Adding to this, I am trying to re-incorporate some yoga back into my routine every day. I know my physical therapist said no yoga but she isn't a yoga practitioner and I think (from what she has said to me) she has a shallow understanding of the discipline, reducing it to all those power-hot-yoga classes, taught by a svelte 20-something, who understands little-to-nothing about proper body mechanics. Good yogis spend years and years refining their technique and understanding of the human body and there are certain sectors of yoga that place strict emphasis on proper posture and alignment, most specifically Iyengar yoga, which is what my friend, E, practices. So, I found a book on yoga and back pain using Iyengar principles and which has a section on SI Joint Dysfunction. On Monday I started (slowly and gently and cautiously) adding some of the positions into my evening workout routine. My other goal is to find a weekend or evening class locally that I can attend, where I can get some one-on-one instruction (which has really helped E) but finding that in the Sacraghetto area is proving to be hard and, anyway, when on earth would I fit it in????

Then there's the cost.

Each doctor's visit is $25, each physical therapy visit is $45 and each Alexander Technique appointment is $70. Add that up and I'm already spending a wopping $230 a week on these treatments! I could literally go broke just trying to get healthy.

It would all be easier to bear if I were feeling any significant difference in my pain but I'm not. The only improvement that I have noticed is a reduction in the shooting, nerve-related pain that was occasionally going down my thigh and into my ankle. I'm still left with a sore low back, a sore right butt cheek, a very, very sore outer thigh (from a tight IT band) and soreness and twinges in my inner thigh/groin, as well as around my hip flexors/psoas.

I keep telling myself that I have been experiencing this chronic pain for years and so it's going to take more than weeks to undo all the damage and compensation and bad habits but, as much as that makes sense rationally, emotionally (and financially!) you need to see results to keep plugging forward on the same path. I've been with this new diagnosis and treatment plan for 5 weeks now and I would have thought I would be feeling more of an improvement than I have.

My doctor seems to bear this out because, every Monday when I see him, he asks me how much better I am doing (as a percentage). Each week he sayes something like: "So, are you 70% better? 80%?" and each week I reply with "No, more like 30%." I get the feeling he thinks that I am being obstinate or difficult but really what's the point in lying? 30% may even be overstating it, quite frankly.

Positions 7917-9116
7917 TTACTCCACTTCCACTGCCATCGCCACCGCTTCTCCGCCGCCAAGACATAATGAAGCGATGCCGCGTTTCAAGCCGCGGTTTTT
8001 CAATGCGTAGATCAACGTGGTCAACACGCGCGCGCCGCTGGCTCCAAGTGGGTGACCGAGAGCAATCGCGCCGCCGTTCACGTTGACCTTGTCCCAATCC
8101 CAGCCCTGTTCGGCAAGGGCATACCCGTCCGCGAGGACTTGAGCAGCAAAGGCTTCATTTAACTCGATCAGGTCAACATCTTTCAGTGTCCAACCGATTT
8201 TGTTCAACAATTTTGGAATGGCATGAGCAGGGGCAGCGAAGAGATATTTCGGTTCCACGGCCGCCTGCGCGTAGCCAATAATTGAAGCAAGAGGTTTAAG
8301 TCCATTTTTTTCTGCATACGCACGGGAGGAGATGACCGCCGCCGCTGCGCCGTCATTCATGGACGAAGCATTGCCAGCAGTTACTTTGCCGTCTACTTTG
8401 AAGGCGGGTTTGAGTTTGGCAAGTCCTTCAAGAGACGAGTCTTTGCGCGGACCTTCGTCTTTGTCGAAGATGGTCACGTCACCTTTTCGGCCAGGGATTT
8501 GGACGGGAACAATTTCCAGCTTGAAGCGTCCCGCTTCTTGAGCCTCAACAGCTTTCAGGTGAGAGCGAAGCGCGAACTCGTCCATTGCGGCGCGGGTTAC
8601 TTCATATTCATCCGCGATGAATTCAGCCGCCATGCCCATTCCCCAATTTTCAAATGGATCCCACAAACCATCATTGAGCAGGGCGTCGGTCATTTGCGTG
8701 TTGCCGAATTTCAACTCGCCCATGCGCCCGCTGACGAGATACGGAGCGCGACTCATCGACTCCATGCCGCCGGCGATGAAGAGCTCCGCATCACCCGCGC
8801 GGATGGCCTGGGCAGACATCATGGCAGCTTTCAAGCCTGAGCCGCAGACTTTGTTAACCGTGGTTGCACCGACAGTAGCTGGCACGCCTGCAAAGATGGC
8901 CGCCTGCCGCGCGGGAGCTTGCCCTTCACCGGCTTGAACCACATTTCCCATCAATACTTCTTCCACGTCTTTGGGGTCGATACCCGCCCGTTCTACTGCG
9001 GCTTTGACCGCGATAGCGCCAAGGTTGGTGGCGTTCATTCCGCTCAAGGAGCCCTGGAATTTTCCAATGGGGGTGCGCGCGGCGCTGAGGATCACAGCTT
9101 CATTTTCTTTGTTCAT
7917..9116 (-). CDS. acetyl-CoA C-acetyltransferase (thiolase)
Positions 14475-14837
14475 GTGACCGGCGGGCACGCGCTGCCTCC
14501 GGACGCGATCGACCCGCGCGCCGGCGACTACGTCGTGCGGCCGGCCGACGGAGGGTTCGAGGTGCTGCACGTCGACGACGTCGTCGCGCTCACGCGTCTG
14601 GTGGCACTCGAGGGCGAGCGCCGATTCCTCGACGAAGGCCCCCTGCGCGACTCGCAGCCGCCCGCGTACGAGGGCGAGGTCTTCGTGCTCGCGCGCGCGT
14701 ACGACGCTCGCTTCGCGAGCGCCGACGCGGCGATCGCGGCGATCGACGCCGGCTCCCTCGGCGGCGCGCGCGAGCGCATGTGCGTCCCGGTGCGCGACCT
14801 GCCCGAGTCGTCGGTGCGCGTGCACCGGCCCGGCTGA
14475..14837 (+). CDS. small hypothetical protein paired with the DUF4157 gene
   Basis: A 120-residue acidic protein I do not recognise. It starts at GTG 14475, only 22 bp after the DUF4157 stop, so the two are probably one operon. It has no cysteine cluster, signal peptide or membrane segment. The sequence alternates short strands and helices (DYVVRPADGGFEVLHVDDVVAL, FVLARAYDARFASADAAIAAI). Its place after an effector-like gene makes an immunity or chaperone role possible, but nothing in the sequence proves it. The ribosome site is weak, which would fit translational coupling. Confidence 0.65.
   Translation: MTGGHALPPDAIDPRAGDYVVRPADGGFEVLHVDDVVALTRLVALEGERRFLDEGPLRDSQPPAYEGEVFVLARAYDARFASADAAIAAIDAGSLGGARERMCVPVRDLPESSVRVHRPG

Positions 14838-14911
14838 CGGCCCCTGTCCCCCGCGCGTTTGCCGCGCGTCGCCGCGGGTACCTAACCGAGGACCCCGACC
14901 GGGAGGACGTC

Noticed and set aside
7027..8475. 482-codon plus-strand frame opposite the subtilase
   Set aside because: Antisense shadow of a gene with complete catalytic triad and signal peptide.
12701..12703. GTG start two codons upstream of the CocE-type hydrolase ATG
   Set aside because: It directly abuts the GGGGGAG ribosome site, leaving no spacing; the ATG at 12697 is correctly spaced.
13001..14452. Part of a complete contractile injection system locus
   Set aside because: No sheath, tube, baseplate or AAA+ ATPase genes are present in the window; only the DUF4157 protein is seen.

I veer from despondent to hopeful on any day in any given week. My hope comes from my friend, E, who has battled this and come out the other side. My despondency comes from my lack of time to really do everything I need to do, the cost, the slow (if at all existent) progress, and the repeated pattern of pain. It's not an excrutiating pain but, at any time of day, whether sitting, standing, laying down, or walking, I'm experiencing low grade pain (3-4 out of 10) somewhere in my body. After a while it wears you down.

So, after all of this, I'm not sure where it leaves me. Except, it seems, with a broken "J" key on my keyboard. It literally just flipped off, up into the air, and landed on my lap. Not that I use the J key much but every time I tap a key near it, which is I, H, K, M, and N, it flies away again. So, off to order a new keyboard from the IT department...

1 comment:

e said...

I can relate to the frustration. As I've mentioned to you before, my improvements were negligible and seemed to not really be happening. But then eventually instead of 1 day every 2 weeks with less pain, it was 2 days. Then 3. And so on. But the progress was very very very slow. I could tell the difference in increments of months, not days. It's not to say you should stick to something that doesn't work, but I'd say hang tough. This whole hip/SI joint area is really stubborn. Big joints, big muscles, stubborn. You're doing everything possible to heal. And you will.